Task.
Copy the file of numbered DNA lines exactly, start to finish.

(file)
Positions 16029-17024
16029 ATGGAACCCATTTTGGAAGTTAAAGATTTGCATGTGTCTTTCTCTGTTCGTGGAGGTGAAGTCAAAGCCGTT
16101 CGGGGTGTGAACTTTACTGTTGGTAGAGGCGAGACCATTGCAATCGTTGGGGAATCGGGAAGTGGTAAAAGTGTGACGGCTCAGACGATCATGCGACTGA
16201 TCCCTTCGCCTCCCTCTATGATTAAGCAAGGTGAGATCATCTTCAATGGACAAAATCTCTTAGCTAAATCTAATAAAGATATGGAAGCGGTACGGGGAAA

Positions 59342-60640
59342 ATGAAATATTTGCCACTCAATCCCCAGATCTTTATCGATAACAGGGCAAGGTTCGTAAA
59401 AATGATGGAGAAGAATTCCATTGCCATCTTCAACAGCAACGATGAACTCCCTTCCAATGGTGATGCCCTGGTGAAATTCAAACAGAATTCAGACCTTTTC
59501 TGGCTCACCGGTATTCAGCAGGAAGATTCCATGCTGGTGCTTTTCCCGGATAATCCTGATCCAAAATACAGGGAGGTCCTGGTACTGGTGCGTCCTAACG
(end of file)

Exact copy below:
Positions 16029-17024
16029 ATGGAACCCATTTTGGAAGTTAAAGATTTGCATGTGTCTTTCTCTGTTCGTGGAGGTGAAGTCAAAGCCGTT
16101 CGGGGTGTGAACTTTACTGTTGGTAGAGGCGAGACCATTGCAATCGTTGGGGAATCGGGAAGTGGTAAAAGTGTGACGGCTCAGACGATCATGCGACTGA
16201 TCCCTTCGCCTCCCTCTATGATTAAGCAAGGTGAGATCATCTTCAATGGACAAAATCTCTTAGCTAAATCTAATAAAGATATGGAAGCGGTACGGGGAAA

Positions 59342-60640
59342 ATGAAATATTTGCCACTCAATCCCCAGATCTTTATCGATAACAGGGCAAGGTTCGTAAA
59401 AATGATGGAGAAGAATTCCATTGCCATCTTCAACAGCAACGATGAACTCCCTTCCAATGGTGATGCCCTGGTGAAATTCAAACAGAATTCAGACCTTTTC
59501 TGGCTCACCGGTATTCAGCAGGAAGATTCCATGCTGGTGCTTTTCCCGGATAATCCTGATCCAAAATACAGGGAGGTCCTGGTACTGGTGCGTCCTAACG